Verve Records B0032589-01
Musical Performance: ****½
Sound Quality: ****
Overall Enjoyment: ****½
“The sound of popular music in the third decade of the 21st century is predominantly electronic,” Stuart Nicholson writes in his liner notes to The Lost Berlin Tapes, a newly released live recording of a March 1962 performance by Ella Fitzgerald. Nicholson notes that while the current generation of singers frequently perform with the aid of electronic enhancements, Fitzgerald required only her voice, a microphone, and—for this performance—a jazz trio playing acoustic instruments. She’s so well known, even nearly 25 years after her death, that her first name alone is listed on the cover of the new album; just as it was in 1960, when Verve released Mack the Knife: Ella in Berlin.
There’s very little crossover on the song lists between this new album and Ella in Berlin, or with the 1961 recording of a show that Verve issued in 1991 as Ella Returns to Berlin. This 1962 performance at the Berlin Sportpalast included a few tunes from two LPs, Clap Hands, Here Comes Charlie! (1961) and Rhythm is My Business (1962), which Verve had released just before Fitzgerald’s European tour. The remaining tracks are a varied selection that shows the singer’s versatility and range.
Paul Smith on piano and Wilfred Middlebrooks on bass were part of the quartet that appeared with her in 1960, and they backed her for this 1962 show, along with Stan Levey on drums. Fitzgerald takes the stage to applause as the trio swings into Irving Berlin’s “Cheek to Cheek,” and her phrasing and playful timing with the lyrics are reminders of her ability to bring something fresh to songs she had performed countless times. She begins “Jersey Bounce” with some scat singing, which she returns to after singing a couple of verses, making it clear that she could improvise as well as any other musician of her generation.
In addition to the Irving Berlin tune, Fitzgerald reaches into the repertoire known as the Great American Songbook for “I Won’t Dance,” “Someone to Watch Over Me,” “Summertime,” and “C’est Magnifique.” Other songs on the recording, including “Good Morning Heartache” and “Taking a Chance on Love,” have been covered by other singers, but “Mr. Paganini” is known almost solely because Fitzgerald first sang it in 1936 and kept it in her repertoire as a vehicle for scat singing. She works her magic even on the lesser-known tunes, investing them with her charm, faultless timing, and deft phrasing.
All three of the Berlin releases include Fitzgerald’s take on “Mack the Knife.” She was so quick-witted that when forgetting the lyrics to one of the verses during the 1960 performance of the song she coolly improvised her own. During the rendition on this 1962 recording, she forgets the name of the city she’s in, calmly blows past it, and then sheepishly cops to the mistake after the enthusiastic applause dies down. Each version of the song takes a unique rhythmic approach, with the later recording moving at a slightly faster pace that lets Smith show his command of stride piano.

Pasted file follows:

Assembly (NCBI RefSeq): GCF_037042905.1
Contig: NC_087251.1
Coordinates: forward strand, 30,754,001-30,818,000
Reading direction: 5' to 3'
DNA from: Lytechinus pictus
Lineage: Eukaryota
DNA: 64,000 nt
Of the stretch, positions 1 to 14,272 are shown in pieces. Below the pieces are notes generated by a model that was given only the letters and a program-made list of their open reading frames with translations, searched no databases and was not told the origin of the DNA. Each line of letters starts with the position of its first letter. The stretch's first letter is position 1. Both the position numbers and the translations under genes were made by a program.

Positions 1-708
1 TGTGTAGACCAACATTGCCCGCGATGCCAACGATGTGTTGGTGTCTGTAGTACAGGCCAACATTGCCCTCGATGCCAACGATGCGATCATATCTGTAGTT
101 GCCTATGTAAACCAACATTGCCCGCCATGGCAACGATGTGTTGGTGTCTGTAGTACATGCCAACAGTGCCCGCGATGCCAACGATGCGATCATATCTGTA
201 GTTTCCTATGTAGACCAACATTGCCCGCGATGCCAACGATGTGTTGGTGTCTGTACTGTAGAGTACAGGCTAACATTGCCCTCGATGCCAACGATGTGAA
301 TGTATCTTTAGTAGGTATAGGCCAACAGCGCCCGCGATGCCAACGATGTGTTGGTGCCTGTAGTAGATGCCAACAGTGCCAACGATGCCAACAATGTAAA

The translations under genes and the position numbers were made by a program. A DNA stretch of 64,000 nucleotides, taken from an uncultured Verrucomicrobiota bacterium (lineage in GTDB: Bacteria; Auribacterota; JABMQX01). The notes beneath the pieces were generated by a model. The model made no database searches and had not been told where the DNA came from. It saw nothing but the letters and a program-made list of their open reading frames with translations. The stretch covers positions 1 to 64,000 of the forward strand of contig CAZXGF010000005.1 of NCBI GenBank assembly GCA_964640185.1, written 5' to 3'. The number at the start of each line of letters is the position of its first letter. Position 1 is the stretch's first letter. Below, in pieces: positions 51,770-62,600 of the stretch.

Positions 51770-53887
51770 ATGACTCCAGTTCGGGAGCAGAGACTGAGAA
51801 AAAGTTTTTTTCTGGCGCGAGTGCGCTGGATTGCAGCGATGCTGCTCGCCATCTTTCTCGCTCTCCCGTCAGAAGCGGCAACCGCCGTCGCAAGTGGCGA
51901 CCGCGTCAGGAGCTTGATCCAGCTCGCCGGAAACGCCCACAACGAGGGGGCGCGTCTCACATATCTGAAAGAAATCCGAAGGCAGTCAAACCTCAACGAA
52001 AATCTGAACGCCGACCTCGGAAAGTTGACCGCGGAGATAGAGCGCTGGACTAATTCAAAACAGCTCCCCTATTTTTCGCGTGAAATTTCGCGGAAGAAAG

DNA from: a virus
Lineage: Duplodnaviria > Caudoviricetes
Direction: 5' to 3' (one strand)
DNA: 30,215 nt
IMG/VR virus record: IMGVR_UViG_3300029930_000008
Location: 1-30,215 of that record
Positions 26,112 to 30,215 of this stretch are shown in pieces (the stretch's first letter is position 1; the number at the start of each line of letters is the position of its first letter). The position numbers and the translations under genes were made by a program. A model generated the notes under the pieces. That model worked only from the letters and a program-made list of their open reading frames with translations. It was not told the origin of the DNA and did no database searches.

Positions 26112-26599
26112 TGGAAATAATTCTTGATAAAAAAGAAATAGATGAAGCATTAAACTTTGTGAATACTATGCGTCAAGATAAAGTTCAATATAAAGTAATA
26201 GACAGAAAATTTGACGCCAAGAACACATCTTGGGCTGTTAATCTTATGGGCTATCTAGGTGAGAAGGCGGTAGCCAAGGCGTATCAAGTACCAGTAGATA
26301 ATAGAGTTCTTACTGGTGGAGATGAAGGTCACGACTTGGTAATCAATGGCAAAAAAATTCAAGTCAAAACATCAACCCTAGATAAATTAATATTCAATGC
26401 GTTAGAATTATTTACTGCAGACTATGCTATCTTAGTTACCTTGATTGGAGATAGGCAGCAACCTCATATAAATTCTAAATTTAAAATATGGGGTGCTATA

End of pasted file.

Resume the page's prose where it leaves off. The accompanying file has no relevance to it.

Smith and Middlebrooks had played extensively with her, and Levey had previously backed her on occasion. Part of the pleasure of The Lost Berlin Tapes is hearing how impressively these three pros give her the accompaniment she needs. They never call attention to themselves, but Smith’s comping and fills give the music a lift and Middlebrooks’s playing is melodic and effortlessly rhythmic, meshing well with Levey’s sturdy, swinging drum work.
I compared the two-LP pressing with a CD-quality (16-bit/44.1kHz) download and found them to be very similar. Kevin Reeves handled the 16/44.1 mastering, which is a little louder than the LP and has a slightly more pronounced high end, but the sound on both formats is detailed and deep. Ryan Smith did the vinyl cut, and it is warmer overall while still allowing for precise imaging of the instruments. Paul Smith’s piano has a more natural resonance on the vinyl, but Middlebrooks’s bass has a sharper attack on the download. I give the LP a very slight edge over the download, but I would be happy to listen to The Lost Berlin Tapes in either format.
The Czech Republic’s GZ Media pressed the vinyl for The Lost Berlin Tapes and I continue to be pleased with the quality of their work. The colorful packaging evokes the early 1960s nicely, and Nicholson’s liner notes provide good background and context.
There’s no shortage of live Ella Fitzgerald recordings. More than 20 were released during her lifetime, and The Lost Berlin Tapes is the eighth one to be released since she died in 1996. Each of them has something unique to offer—she often varied her repertoire, and, in this case, her interpretation of “Hallelujah, I Love Him So” alone is worth the purchase price. She takes Ray Charles’s 1956 hit and makes it jazz without sacrificing its R&B core. It’s one of 17 tracks on The Lost Berlin Tapes that show, once again, why Fitzgerald has many admirers and few peers.
. . . Joseph Taylor